KIEV, Ukraine (PNN) - August 25, 2014 - An apparent incursion of tanks and personnel carriers into southeastern Ukraine on Monday, one day before a high-stakes summit, demonstrated just how difficult it will be for Ukraine to reestablish control over its own territory.
Even as Russian-backed separatists are losing ground on the battlefield, provocations launched from the Russian side of the two countries’ long border remain a constant threat.
The bold moves in recent days have complicated the already tense situation in Ukraine, which has been rent by a civil war that has left 2,000 dead in the past five months.
Doubts have been raised that Russian President Vladimir Putin and Ukrainian President Petro Poroshenko will be able to make any headway toward a peace agreement Tuesday, when they head to Minsk, Belarus, to attend a summit with other European leaders to discuss the conflict.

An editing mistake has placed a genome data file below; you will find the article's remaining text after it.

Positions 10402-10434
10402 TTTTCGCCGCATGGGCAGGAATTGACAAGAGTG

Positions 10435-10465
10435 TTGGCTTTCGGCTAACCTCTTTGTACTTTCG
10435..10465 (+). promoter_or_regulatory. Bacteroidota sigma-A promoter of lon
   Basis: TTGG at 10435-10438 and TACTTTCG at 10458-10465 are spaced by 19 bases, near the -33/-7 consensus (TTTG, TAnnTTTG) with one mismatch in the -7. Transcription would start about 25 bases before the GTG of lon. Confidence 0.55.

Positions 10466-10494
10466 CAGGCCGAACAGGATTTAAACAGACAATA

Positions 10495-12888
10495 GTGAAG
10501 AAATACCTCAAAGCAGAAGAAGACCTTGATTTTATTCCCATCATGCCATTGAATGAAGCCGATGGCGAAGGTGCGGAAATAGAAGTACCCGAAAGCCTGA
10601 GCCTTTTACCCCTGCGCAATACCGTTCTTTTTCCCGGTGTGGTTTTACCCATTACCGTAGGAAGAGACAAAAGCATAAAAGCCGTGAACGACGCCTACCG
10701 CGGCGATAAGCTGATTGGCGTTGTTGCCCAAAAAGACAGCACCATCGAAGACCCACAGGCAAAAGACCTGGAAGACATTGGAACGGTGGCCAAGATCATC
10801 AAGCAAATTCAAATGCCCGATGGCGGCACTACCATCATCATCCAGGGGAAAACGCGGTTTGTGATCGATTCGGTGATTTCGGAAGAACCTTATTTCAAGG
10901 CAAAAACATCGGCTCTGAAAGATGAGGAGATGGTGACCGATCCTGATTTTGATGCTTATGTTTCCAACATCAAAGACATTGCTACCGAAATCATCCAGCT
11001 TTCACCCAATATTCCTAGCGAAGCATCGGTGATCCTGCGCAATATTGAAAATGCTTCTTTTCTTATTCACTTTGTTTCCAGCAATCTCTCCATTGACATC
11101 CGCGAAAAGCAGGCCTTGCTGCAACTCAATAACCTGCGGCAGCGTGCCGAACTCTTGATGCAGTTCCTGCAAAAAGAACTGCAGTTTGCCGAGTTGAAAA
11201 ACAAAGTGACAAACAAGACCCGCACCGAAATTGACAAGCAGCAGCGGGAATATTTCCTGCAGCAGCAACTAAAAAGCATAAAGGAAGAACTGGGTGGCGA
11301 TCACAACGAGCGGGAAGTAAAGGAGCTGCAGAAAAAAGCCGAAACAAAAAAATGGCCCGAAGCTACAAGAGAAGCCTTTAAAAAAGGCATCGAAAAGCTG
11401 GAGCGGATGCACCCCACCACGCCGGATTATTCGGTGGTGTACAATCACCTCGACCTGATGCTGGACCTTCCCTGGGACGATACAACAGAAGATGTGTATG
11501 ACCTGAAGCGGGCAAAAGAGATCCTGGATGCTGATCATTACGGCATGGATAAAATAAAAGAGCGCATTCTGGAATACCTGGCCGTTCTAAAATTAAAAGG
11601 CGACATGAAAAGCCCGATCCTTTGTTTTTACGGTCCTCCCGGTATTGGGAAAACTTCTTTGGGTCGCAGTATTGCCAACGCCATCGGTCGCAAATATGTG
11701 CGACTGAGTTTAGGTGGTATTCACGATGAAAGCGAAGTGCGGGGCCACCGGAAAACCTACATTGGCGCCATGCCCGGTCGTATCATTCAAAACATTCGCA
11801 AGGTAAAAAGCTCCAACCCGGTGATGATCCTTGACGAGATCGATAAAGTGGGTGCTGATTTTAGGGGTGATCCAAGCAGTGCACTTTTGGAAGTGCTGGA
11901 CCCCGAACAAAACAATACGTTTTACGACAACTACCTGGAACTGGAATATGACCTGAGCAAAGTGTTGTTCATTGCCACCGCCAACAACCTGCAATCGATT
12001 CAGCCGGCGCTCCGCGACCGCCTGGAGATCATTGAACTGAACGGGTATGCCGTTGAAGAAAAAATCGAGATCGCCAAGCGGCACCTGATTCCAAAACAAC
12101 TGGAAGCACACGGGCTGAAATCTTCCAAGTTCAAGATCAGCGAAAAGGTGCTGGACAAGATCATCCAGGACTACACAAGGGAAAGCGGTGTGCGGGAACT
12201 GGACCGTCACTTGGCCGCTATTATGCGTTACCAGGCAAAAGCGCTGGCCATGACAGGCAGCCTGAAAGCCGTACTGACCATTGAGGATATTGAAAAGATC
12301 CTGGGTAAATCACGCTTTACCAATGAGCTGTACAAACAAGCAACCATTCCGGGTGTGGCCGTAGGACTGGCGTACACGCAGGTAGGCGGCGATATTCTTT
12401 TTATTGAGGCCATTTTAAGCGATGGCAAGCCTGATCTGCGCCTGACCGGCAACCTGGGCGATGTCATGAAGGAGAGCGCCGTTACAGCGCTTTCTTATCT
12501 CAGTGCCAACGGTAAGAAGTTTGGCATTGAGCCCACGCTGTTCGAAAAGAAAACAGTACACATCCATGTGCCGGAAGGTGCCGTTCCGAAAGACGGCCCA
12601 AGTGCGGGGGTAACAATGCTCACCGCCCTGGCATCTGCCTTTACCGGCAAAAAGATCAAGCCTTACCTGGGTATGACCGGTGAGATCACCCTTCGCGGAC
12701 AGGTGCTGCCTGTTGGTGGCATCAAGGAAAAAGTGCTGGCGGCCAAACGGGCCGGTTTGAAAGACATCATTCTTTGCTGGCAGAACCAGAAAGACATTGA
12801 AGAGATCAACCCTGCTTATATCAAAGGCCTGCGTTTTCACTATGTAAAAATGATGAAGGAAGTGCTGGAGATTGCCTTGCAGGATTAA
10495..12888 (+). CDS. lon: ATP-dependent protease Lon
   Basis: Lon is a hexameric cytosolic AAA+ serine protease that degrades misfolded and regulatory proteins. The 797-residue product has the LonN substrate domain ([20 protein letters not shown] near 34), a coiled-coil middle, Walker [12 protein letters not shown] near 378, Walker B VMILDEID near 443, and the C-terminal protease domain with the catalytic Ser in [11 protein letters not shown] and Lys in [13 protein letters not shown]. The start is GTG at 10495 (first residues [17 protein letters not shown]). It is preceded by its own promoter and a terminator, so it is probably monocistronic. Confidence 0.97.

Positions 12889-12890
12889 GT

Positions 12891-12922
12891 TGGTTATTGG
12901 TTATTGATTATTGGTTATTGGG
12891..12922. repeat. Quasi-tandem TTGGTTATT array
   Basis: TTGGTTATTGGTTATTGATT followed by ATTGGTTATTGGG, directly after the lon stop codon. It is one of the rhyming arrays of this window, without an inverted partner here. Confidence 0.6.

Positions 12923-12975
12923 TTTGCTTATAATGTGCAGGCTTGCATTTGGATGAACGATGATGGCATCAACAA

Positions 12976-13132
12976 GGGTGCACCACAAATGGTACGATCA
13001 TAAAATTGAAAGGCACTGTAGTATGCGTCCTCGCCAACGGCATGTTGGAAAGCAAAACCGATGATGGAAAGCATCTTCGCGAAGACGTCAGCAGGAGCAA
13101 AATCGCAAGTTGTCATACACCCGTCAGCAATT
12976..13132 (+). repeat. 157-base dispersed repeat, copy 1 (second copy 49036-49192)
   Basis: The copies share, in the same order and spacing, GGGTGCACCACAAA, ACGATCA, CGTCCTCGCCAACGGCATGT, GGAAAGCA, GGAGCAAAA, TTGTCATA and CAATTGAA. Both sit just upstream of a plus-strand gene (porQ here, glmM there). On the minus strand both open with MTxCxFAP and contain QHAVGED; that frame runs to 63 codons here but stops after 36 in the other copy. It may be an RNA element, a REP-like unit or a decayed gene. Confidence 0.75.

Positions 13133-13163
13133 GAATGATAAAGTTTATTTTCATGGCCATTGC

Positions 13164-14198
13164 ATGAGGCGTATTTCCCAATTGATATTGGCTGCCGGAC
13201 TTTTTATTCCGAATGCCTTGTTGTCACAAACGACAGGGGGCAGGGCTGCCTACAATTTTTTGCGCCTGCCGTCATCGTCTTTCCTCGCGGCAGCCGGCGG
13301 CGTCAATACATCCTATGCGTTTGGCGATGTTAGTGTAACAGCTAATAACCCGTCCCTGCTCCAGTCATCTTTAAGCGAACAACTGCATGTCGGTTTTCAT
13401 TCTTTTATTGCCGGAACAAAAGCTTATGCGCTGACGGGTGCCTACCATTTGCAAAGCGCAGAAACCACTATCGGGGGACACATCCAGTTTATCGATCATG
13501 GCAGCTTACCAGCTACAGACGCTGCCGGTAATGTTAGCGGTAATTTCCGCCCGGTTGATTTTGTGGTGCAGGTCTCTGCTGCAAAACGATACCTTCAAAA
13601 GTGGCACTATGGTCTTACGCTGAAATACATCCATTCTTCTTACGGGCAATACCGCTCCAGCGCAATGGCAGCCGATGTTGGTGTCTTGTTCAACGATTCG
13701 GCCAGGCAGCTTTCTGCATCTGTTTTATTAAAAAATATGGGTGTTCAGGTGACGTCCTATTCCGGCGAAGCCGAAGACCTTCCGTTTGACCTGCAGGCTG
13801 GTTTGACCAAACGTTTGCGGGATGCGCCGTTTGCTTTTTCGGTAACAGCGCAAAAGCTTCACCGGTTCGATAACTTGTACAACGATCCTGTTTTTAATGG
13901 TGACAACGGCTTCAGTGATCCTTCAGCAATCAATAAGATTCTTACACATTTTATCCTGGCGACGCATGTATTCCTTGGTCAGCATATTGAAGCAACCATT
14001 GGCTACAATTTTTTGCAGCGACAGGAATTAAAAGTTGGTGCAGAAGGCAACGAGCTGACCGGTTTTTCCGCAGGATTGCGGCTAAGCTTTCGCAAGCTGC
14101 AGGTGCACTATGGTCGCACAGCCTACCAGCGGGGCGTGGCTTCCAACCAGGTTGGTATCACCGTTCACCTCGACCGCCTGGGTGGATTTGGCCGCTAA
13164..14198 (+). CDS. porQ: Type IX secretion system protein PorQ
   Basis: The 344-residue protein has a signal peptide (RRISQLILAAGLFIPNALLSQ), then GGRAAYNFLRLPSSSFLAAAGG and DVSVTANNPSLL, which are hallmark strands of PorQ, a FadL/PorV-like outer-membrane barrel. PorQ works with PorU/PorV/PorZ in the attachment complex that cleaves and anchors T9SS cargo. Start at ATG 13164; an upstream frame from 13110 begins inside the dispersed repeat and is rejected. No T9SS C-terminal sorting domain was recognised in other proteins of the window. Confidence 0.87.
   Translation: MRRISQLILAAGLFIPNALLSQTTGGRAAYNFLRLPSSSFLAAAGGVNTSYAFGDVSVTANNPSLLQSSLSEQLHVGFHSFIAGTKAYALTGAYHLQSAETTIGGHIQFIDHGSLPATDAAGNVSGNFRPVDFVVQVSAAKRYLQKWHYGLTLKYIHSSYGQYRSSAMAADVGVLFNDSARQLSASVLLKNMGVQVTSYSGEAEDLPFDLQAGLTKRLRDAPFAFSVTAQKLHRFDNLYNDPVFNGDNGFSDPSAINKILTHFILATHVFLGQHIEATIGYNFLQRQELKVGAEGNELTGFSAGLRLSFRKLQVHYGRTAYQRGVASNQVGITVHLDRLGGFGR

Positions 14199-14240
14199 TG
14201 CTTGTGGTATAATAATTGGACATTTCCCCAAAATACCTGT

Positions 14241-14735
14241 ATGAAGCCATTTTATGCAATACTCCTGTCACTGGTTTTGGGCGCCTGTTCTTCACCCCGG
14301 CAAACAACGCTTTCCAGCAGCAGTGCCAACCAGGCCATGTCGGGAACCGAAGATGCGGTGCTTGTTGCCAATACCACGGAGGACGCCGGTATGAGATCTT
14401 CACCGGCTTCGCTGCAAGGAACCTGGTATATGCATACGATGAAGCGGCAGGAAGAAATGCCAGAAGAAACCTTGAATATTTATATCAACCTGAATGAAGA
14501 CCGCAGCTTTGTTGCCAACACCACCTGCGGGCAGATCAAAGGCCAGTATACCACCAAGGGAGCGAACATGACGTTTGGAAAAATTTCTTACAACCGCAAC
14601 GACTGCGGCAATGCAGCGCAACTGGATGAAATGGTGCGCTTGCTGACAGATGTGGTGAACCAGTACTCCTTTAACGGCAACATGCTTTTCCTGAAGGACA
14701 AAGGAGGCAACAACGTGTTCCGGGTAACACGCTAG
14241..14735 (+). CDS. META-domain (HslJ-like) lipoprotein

The summit was set to talk about free-trade issues between the two countries in light of Ukraine’s pending affiliation with the European Union, but likely will be consumed by the war. At the bargaining table, Russia wants recognition of its annexation of Crimea, rights for Russian-speaking minorities and a cease-fire; Ukraine wants Crimea returned, tighter borders and an end to the uprising.
On Monday, Ukrainian military spokesman Andriy Lysenko said Russian military vehicles flying separatist flags “violated the state border of Ukraine” near Novoazovsk in the southern part of the Donetsk region and engaged in firefights with Ukrainian forces. If true, it would be one of the first times that Russia had penetrated the Ukrainian border outside friendly rebel territory. Russian Foreign Minister Sergei Lavrov said he had not heard of the incursion and generally dismissed such accusations as misinformation.
Yet even those fighting were wondering about the motives behind the sudden appearance of the tanks. Semyon Semenchenko, the commander of a pro-government volunteer battalion in the Donetsk region, called the situation a “small local invasion” and suggested in a television interview that the Russians may be trying to “put the pressure on our president” in advance of Tuesday’s meetings.